Decoding the Future of Work
Repowering represents a huge market potential: 25% of the Wind power needed in Europe by 2030 can be filled with Repowering. Such investments could deliver 6GW per year of additional generation capacity.
Towards the end of onshore wind turbines life span, usually after 15 or 20 years of operation, the asset stakeholders must decide: either the asset is permanently dismantled, or it can be subject to a renewal scheme called repowering; the wind farm can also continue to be operated for a little while, but this leads to rising costs and lower profits. In the first case, wind turbines have to be decommissioned. The process of renewing an aging wind farm, with the aim of increasing its power capacity or efficiency, is a key lever to reach regional and national Renewable Energy Sources electricity mix targets.
Europe must install 250 GW of wind power by 2030 to meet its goals*, while repowering emerges as a viable option as it can represent additional 65 GW up to 2030. It is possible to add new wind farms, but above all it is necessary to renew existing onshore wind farms, not only to avoid losing production capacity, but to significantly increase their production by capitalizing on the wind resources with more powerful machines, reducing the number of turbines on the territories. Repowering also allows a reduction in operating costs related to maintenance due to more modern and reliable machines.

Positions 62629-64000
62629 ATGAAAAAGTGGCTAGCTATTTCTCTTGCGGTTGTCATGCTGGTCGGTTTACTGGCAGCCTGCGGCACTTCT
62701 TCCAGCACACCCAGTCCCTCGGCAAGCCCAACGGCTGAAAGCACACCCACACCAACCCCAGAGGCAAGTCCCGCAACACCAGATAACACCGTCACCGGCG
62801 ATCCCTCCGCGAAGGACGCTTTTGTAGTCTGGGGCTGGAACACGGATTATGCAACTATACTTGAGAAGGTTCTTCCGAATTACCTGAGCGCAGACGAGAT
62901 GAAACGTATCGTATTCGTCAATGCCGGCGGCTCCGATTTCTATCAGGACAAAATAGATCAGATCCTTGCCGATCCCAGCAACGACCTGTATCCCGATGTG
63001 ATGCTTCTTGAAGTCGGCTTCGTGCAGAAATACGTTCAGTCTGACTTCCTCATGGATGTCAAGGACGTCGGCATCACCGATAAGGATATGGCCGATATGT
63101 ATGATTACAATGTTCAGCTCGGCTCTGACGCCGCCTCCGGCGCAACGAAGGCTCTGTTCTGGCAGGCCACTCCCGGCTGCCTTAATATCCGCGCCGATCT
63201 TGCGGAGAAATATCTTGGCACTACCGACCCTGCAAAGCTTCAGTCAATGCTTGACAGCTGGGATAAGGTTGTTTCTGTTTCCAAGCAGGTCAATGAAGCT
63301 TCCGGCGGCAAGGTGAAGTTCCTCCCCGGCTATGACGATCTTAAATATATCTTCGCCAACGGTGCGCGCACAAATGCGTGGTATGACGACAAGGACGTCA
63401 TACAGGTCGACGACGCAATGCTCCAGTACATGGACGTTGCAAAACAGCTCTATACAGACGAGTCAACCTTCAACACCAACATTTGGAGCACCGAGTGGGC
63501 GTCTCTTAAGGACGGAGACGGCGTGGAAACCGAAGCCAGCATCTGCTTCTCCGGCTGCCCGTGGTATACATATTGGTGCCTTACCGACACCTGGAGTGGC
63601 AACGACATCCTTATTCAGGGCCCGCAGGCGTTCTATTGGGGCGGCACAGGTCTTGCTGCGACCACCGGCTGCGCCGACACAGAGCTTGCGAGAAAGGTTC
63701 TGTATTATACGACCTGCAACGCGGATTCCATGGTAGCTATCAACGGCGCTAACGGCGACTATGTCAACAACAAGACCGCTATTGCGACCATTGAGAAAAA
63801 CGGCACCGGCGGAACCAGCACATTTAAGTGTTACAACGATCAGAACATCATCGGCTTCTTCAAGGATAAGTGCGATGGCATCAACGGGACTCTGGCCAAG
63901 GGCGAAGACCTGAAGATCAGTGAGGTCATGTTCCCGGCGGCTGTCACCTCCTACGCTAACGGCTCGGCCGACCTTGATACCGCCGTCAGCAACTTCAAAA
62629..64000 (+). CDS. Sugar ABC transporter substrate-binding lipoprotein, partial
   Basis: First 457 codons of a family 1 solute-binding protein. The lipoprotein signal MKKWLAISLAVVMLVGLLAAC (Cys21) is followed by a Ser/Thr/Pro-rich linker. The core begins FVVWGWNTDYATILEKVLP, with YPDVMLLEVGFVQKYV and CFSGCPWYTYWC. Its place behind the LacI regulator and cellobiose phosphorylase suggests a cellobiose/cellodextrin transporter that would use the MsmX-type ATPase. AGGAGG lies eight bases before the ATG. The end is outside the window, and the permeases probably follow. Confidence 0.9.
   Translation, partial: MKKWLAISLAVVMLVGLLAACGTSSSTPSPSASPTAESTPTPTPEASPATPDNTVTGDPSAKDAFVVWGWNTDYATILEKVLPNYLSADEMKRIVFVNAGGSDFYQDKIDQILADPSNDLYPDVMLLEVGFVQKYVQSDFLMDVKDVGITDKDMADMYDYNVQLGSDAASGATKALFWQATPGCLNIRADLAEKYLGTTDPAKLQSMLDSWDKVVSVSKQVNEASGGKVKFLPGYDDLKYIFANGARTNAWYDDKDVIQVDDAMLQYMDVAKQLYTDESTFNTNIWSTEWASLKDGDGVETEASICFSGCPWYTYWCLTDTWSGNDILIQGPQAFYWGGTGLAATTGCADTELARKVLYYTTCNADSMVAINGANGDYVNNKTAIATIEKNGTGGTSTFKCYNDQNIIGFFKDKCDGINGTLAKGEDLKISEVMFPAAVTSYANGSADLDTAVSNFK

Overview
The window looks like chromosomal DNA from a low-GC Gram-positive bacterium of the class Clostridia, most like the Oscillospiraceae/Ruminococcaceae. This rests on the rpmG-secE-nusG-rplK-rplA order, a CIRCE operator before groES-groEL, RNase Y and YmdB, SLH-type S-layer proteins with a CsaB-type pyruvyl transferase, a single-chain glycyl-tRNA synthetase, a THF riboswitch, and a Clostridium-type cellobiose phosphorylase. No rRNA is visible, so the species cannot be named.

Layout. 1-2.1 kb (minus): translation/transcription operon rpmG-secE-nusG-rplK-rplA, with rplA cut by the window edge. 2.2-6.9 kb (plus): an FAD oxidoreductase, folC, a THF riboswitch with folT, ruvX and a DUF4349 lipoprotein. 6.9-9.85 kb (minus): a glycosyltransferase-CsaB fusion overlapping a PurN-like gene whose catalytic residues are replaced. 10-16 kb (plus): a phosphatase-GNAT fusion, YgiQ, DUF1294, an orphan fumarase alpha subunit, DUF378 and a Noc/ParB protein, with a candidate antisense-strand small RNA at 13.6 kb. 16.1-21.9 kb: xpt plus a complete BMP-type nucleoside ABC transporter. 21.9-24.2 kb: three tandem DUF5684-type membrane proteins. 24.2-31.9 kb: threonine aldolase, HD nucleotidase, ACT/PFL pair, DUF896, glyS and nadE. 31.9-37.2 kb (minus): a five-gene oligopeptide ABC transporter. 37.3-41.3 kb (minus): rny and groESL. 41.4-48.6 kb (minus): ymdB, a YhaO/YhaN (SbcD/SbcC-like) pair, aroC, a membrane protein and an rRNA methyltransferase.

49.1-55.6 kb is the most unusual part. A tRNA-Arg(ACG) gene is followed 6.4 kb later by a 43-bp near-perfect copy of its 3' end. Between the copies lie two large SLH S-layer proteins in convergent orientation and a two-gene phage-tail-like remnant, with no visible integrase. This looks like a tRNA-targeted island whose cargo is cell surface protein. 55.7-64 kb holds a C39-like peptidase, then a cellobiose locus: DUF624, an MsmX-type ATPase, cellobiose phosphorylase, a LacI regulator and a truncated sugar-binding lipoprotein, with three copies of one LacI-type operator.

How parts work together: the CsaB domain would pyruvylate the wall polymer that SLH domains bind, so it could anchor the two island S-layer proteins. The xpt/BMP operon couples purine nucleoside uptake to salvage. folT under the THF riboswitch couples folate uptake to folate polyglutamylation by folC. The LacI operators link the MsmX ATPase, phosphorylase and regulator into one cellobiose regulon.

Repowering actively participates in the energy transition by significantly increasing the connected capacities without contributing to the saturation of exploitable sites on the French territory. 3,565 wind farms will reach the end of their life in 2025 in France, for an investment in repowering of 18 billion euros. Dismantling the old windfarms is also a business opportunity for the upcoming years, as wind turbines repowering could generate up to 30 million tons of recoverable waste by 2030 in Europe.
Lastly, repowering is an opportunity to create non-relocatable jobs for the dismantling of existing wind turbines, their recovery and the installation of new ones.
Repowering projects install larger wind turbines that are about twice as efficient and create jobs, but it requires regulatory authorizations. The timeframe required for a repowering project is shorter than the installation of a new park, especially thanks to the local acceptance already needed from the previous windfarm. However, a repowering project is never guaranteed up front and can face regulatory challenges.
*According to Directive 557 of 14th July 2021, amending the Renewable Energy Directive (REDII) in order to meet the 2050 goals set by the European Green Deal